New Delhi: In a landmark judgment, the Supreme Court on Tuesday banned triple talaq with immediate effect. Three out of five judges hearing the case have declared triple talaq as 'arbitary' and 'unconstitutional'. The top court also asked the Parliament to bring in the new law to govern the issue.
A five-judge bench comprising of Chief Justice Jagdish Singh Khehar, Justice Kurian Joseph, Justice Rohinton Fali Nariman, Justice Uday Umesh Lalit and Justice S Abdul Nazeer – all from different religious communities including Sikh, Christian, Parsi, Hindu and Muslim – heard seven pleas, including five separate petitions, filed by Muslim women challenging the prevalent practice of triple talaq in the community.
Uttarakhand-based Shayara Bano was the first to file a petition in the Supreme Court of India challenging the constitutional validity of Triple talaq.
Expressing happiness on the judgement, Bano told Zee News, “I know the law of triple talaq cannot end. But the Supreme Court has ended the practice. It's a great judgment for Muslim women across the country and for our future generation.”
She further added, “There is no mention of teen talaq in Quraon. It's a fabrication of the society.”
“I have not even seen my children in the last two-three years. I don't know what's happening to them. I hope no one goes through such tremendous mental pressure. Because of triple talaq, children are suffering physical and mental harassment,” said Bano.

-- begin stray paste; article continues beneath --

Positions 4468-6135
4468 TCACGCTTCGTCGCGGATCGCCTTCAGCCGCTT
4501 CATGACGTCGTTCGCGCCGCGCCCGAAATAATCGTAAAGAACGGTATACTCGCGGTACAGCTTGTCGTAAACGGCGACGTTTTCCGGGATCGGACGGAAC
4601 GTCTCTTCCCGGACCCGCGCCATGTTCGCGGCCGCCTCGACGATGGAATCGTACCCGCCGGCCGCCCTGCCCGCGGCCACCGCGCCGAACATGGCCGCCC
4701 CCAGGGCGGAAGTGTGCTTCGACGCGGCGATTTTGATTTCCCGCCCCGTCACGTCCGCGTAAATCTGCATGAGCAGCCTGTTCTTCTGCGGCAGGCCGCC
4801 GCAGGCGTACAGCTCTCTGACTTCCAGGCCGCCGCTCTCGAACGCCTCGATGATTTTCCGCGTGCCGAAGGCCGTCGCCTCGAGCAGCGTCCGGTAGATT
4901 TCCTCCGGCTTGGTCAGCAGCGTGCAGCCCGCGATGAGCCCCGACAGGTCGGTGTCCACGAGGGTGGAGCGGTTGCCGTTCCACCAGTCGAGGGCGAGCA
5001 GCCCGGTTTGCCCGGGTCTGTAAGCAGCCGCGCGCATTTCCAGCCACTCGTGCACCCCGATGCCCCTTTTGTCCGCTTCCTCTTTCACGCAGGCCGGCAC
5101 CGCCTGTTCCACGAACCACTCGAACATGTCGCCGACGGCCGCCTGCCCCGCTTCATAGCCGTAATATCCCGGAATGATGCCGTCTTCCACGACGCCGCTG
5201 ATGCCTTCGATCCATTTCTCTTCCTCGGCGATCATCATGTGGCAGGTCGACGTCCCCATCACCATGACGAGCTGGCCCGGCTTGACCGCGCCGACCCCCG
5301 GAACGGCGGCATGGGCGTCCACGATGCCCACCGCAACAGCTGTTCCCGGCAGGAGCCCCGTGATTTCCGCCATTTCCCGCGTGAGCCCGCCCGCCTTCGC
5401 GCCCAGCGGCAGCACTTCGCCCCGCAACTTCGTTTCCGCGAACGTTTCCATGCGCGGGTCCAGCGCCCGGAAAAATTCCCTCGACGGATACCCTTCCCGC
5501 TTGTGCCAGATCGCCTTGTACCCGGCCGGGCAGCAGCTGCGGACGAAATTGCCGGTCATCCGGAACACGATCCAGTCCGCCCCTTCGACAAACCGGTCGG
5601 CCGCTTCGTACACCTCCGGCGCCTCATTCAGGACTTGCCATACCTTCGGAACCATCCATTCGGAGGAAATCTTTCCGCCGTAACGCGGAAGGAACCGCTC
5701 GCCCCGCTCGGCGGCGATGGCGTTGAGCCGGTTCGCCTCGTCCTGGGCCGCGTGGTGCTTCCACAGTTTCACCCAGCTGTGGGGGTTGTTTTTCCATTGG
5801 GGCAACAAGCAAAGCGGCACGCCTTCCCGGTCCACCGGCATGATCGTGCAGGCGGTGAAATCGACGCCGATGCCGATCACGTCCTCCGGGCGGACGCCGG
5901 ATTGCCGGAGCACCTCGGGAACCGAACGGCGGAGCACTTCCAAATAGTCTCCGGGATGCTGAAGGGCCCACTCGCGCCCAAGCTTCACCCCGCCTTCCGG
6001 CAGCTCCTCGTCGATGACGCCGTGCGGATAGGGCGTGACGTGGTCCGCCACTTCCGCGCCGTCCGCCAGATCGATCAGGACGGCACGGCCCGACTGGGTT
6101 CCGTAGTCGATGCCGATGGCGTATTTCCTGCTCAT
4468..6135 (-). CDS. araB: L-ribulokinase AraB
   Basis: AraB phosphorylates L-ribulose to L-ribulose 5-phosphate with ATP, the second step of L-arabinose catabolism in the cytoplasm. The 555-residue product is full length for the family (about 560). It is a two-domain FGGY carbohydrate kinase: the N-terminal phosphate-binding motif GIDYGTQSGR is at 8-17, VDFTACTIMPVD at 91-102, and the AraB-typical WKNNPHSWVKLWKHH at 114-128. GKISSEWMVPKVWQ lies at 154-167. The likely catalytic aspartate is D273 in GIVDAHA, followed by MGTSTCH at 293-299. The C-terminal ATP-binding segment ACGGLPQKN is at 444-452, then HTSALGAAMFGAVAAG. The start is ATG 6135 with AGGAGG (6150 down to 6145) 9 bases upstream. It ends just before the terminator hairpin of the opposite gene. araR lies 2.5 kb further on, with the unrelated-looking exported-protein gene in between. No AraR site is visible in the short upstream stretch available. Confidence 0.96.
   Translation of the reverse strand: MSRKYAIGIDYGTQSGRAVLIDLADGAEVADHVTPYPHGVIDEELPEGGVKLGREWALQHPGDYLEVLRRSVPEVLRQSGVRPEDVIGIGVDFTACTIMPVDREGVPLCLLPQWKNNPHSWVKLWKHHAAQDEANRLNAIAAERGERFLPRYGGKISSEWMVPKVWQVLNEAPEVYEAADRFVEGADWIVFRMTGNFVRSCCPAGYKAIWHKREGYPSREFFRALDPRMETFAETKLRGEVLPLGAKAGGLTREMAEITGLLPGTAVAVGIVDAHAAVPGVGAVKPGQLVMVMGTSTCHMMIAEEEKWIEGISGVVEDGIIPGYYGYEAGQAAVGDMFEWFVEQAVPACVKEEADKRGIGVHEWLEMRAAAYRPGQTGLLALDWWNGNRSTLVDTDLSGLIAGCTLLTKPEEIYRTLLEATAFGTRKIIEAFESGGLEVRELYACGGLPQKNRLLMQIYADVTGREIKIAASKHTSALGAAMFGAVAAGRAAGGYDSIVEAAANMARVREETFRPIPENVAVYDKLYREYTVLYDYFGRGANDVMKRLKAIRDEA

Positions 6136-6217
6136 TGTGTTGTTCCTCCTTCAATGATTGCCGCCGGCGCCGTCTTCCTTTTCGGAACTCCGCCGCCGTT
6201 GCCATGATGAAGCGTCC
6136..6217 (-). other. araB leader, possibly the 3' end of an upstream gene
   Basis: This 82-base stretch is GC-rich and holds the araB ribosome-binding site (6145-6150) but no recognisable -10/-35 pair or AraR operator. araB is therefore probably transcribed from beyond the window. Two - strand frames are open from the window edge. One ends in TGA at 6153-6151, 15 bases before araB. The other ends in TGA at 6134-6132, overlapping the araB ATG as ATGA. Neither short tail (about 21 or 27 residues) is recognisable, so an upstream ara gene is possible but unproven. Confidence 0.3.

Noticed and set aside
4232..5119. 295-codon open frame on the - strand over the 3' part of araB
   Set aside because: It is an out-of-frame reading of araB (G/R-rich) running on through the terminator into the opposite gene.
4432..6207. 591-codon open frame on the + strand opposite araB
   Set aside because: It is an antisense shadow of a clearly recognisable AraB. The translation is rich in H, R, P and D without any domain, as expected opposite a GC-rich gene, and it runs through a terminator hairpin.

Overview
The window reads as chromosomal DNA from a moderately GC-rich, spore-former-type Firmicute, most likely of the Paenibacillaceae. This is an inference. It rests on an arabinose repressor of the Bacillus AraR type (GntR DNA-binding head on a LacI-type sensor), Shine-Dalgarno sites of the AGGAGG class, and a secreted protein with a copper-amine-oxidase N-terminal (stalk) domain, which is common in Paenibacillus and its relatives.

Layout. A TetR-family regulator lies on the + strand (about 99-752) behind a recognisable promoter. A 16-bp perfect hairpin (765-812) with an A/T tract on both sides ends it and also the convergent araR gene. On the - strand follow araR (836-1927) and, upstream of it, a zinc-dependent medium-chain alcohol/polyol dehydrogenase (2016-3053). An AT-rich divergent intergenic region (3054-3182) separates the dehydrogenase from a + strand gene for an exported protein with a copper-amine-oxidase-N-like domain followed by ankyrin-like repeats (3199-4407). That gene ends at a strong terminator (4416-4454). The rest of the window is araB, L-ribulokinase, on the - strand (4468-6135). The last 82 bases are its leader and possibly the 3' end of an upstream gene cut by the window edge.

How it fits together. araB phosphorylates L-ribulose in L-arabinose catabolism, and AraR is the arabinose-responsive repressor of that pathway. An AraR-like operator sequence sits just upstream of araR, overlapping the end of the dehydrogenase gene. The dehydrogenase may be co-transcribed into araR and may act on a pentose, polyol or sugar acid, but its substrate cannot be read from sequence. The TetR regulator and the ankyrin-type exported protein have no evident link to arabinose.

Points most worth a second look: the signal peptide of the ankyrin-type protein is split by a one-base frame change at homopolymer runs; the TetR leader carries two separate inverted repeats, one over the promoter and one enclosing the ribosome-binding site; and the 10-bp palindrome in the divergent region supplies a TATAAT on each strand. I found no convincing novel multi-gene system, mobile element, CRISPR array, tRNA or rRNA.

“Triple Talaq is a violation to equlity and the dignity of a woman,” said Monika Arora, Supreme Court advocate.
The judges had reserved its verdict on May 18 after a six-day marathon hearing during the summer vacation.
The Chief Justice of India (CJI) J S Khehar, while reading the judgement, said that "talaq-e-biddat is not in violation of articles 14,15, 21 and 25 of the Constitution."
He further said the talaq-e-biddat is an integral part of Sunni community, which is being practiced for the last 1000 years.
During the hearing, the top court observed that the practice of triple talaq was the "worst" and "not a desirable" form of dissolution of marriage among Muslims, even though there were schools of thought which called it "legal".
The Centre had told the bench that it introduce a new law to regulate the instant divorce practice among Muslims, if triple talaq is held invalid and unconstitutional by the top court.
The government had termed all the three forms of divorce among the Muslim community - talaq-e-biddat, talaq hasan and talaq ahsan, as "unilateral" and "extra-judicial"
As the Centre sought to flag the issue of gender equality of Muslim women vis-a-vis women in other religions and in Islamic countries, the All India Muslim Personal Law Board (AIMPLB) asked it to bring a law taking recourse to Article 25 (2)(b) of the Constitution that permits enactment of law invoking social reforms.
However, AIMPLB had cautioned the constitution bench that "testing the validity of customs and practices was a slippery slope" and cautioned the bench that "testing the validity of customs and practices was a slippery slope".
In the course of the hearing, the AIMPLB issued an advisory to telling the qazis to give an option to Muslim women to opt out of instant triple talaq before giving consent for nikah.
Senior advocate Kapil Sibal, appearing for All India Muslim Personal Law Board (AIMPLB), had equated the issue of triple talaq with the belief that Lord Rama was born in Ayodhya and these were matters of faith which cannot be tested on grounds of constitutional morality.